What to Be Obsessive About
My dad was obsessive. I remember him cutting the lawn well into the dark of night, because he had decided to do it and he couldn't rest until it was done. Unfortunately, he had an electric lawn mower, so the cord was distinctive by the number of splices in it from being run over and severed in the dark.
One of the great things about direct-response fundraising is that a lot of what we do — while important — comes with a second chance. Most of our loyal donors are very forgiving (kind of like that power cord).
If our offer is a bit weak, they will still open the next e-mail or newsletter we send — and our most loyal donors may respond anyway because they trust us to do the work they love. We may limit our income for that project, but we can redeem ourselves with the next effort. (In other words, let's not close up shop over the project that fails; let's just not make it a recurring event.)
But some things are worth obsessing about. We mess up, and we'll pay the price. So, choose your fundraising obsessions carefully, and you'll keep your donors loyal and your good work will increase.
Be a slave to your schedule
Ideally, you began 2012 with a plan and set the date for each e-appeal to be sent, every direct-mail letter to be dropped into the mailstream and each newsletter to be written. But then "life" got in the way. You had an emergency project, your writer got the flu and the spring event has become all-consuming.
That's life — but it's not a reason to fall behind on your schedule. Keeping in regular communication with your donors is critical to help them grasp the severity of the need you are addressing, understand why your solution is second to none and support your nonprofit.
Working for a nonprofit is almost a guaranteed way to never have enough time. But staying on schedule with fundraising projects is critical to your organization's success — and therefore, your success as an employee. Find that schedule you created, blow off the dust and then get back on track. The end result — income — will be a reward for your slavish devotion to the plan.
Stay on message
Sometimes it's tempting to build a fundraising project around something that seems far more sexy and interesting than the same-old, same-old your nonprofit usually does. Expanding your services is not a bad thing (and boring your donors to death is not recommended), but don't confuse your donors by straying too far from what they expect of you.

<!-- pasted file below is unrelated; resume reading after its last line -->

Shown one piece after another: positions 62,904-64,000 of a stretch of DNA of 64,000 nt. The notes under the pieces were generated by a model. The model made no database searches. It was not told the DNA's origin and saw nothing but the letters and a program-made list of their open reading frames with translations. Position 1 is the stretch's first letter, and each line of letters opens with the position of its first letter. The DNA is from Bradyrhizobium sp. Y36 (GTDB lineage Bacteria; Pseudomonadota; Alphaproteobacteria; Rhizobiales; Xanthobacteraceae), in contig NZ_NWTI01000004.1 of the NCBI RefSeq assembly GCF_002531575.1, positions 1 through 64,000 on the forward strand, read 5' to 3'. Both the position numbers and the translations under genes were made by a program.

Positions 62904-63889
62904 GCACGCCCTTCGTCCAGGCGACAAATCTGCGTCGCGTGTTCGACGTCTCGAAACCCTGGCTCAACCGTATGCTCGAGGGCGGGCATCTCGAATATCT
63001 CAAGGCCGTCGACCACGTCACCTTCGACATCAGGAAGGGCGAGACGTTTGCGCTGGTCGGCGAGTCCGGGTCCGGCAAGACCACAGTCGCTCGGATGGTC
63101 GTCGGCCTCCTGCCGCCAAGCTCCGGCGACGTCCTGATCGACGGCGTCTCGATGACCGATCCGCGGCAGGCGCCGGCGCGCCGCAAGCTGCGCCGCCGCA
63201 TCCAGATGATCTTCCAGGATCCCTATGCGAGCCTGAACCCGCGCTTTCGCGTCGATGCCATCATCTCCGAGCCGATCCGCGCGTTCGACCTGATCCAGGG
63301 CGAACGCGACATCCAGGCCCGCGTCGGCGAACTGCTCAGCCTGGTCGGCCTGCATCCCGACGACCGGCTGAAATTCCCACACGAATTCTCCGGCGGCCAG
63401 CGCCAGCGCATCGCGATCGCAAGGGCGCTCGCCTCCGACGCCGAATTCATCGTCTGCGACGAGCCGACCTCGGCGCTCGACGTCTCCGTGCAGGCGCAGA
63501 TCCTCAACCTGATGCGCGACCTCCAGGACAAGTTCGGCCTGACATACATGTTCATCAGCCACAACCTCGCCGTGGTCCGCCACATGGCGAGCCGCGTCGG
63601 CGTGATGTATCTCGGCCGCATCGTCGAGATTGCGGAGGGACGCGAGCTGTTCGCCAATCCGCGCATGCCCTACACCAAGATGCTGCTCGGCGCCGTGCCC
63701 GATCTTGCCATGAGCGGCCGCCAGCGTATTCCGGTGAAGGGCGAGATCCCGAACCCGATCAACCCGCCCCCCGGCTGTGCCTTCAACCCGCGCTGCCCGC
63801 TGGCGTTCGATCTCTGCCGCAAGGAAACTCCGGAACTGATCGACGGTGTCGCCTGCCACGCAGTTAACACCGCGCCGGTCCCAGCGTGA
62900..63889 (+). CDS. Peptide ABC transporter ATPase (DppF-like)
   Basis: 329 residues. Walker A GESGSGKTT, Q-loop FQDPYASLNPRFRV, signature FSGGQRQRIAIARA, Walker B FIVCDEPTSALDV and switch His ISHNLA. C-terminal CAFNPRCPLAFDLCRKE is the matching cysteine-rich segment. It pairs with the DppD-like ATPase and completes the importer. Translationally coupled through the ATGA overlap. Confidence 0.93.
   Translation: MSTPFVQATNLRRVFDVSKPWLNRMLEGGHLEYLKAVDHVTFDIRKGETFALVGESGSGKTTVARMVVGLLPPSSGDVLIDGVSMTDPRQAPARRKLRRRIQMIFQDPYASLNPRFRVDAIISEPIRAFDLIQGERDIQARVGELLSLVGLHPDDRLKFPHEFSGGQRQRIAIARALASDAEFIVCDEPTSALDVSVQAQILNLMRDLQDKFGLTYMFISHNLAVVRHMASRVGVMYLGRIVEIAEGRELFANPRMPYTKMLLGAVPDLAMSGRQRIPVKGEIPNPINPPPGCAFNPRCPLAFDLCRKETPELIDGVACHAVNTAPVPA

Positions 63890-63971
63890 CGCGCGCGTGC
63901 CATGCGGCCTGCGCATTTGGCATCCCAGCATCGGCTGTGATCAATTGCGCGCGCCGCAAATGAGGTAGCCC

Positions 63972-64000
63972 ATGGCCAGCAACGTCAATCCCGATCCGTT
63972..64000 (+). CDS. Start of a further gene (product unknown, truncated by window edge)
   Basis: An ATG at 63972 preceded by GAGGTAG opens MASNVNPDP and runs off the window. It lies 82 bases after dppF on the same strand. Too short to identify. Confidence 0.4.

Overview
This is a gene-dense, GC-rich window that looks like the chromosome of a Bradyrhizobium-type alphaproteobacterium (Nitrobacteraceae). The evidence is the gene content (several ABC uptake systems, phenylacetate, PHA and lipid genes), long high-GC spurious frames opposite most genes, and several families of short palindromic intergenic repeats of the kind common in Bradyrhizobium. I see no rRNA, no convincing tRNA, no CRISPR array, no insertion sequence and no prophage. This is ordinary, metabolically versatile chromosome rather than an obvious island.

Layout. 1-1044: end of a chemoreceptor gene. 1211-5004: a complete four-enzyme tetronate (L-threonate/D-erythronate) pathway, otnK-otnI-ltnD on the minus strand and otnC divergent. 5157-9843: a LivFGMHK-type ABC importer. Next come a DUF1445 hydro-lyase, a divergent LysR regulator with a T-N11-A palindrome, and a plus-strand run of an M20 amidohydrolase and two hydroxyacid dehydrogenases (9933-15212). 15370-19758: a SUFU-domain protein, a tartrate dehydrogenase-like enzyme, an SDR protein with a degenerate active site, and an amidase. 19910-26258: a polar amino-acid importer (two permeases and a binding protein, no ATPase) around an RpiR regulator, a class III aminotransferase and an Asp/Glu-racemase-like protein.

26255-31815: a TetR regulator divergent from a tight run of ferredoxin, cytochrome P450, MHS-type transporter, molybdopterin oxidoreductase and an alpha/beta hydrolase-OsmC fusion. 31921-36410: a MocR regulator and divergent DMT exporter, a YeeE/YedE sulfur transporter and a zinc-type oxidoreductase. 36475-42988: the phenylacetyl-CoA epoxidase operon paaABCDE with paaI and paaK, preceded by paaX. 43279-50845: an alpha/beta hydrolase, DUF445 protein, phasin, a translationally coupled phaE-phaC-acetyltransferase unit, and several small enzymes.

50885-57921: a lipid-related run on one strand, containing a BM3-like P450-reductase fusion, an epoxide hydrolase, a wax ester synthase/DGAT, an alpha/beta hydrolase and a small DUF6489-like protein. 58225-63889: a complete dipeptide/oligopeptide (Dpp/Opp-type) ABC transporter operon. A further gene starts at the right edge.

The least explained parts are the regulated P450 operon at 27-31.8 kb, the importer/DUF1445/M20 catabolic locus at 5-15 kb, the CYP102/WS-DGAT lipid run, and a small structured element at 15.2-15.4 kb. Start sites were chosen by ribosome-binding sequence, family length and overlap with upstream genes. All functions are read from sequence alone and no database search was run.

If you introduce a new program that is a bit of a stretch, take the time to bring your donors up to speed through articles in your newsletter and e-news and updates on your website. Then, when you send them a direct-mail or e-appeal, they will be more likely to respond because they will equate that work with what you — their favorite nonprofit — does.
While it's exciting to do something new and different, donors may have more trouble keeping up with your changes. So smooth the path before them, and invite them to come along with you. Meanwhile, keep assuring them that you are still doing the work they love — and have supported for years. Jarring changes can be hazardous to your fundraising success.
Fixate on donor service
In January, I received several receipts for year-end gifts; one barely arrived before the end of the month. I understand that year-end giving (usually) exceeds other months, but that's not an excuse for taking four weeks to receipt a donation. Knowing our giving patterns means we have time to prepare by bringing in additional staff or volunteers, cross-training current employees to help out with the deluge of year-end gifts, and budgeting for overtime as necessary.
This is only one place where we need to be passionate about donor service. Donors call, e-mail and write to us; these aren't interruptions in our day, but rather opportunities to strengthen relationships with our supporters. They hit milestones in their giving — cumulatively giving $1,000, giving for five years, etc. These are opportunities to surprise donors by recognizing their accomplishments and thanking them.
While cutting the grass at 11 p.m. may not be practical, obsessing over our fundraising schedule, our message and our donor care is essential. If we want to succeed as fundraisers (and isn't that why you read FundRaising Success?), focusing on these three things are important stepping stones on the path to realizing that goal.
Pamela Barden is the creative juice and the copywriting machine behind PJBarden Inc. Pamela also serves on the FundRaising Success Editorial Advisory Board. You can follow Pamela on Twitter @pjbarden.
Pamela consults with nonprofits, helping them develop their fundraising strategy and writing copy to achieve their goals. Additionally, she teaches fundraising at two universities, hoping to inspire the next generation of fundraisers to be passionate about the profession. Previously, Pamela led the fundraising programs for nonprofit organizations. Pamela is a member of the Advisory Panel for Rogare, the fundraising think tank at Plymouth University’s Hartsook Centre for Sustainable Philanthropy, a CFRE, a graduate of Wheaton College (IL) and Dominican University, and holds a Doctorate in Business Administration from California Southern University. Contact Pamela at email@example.com or follow her on Twitter at @pjbarden.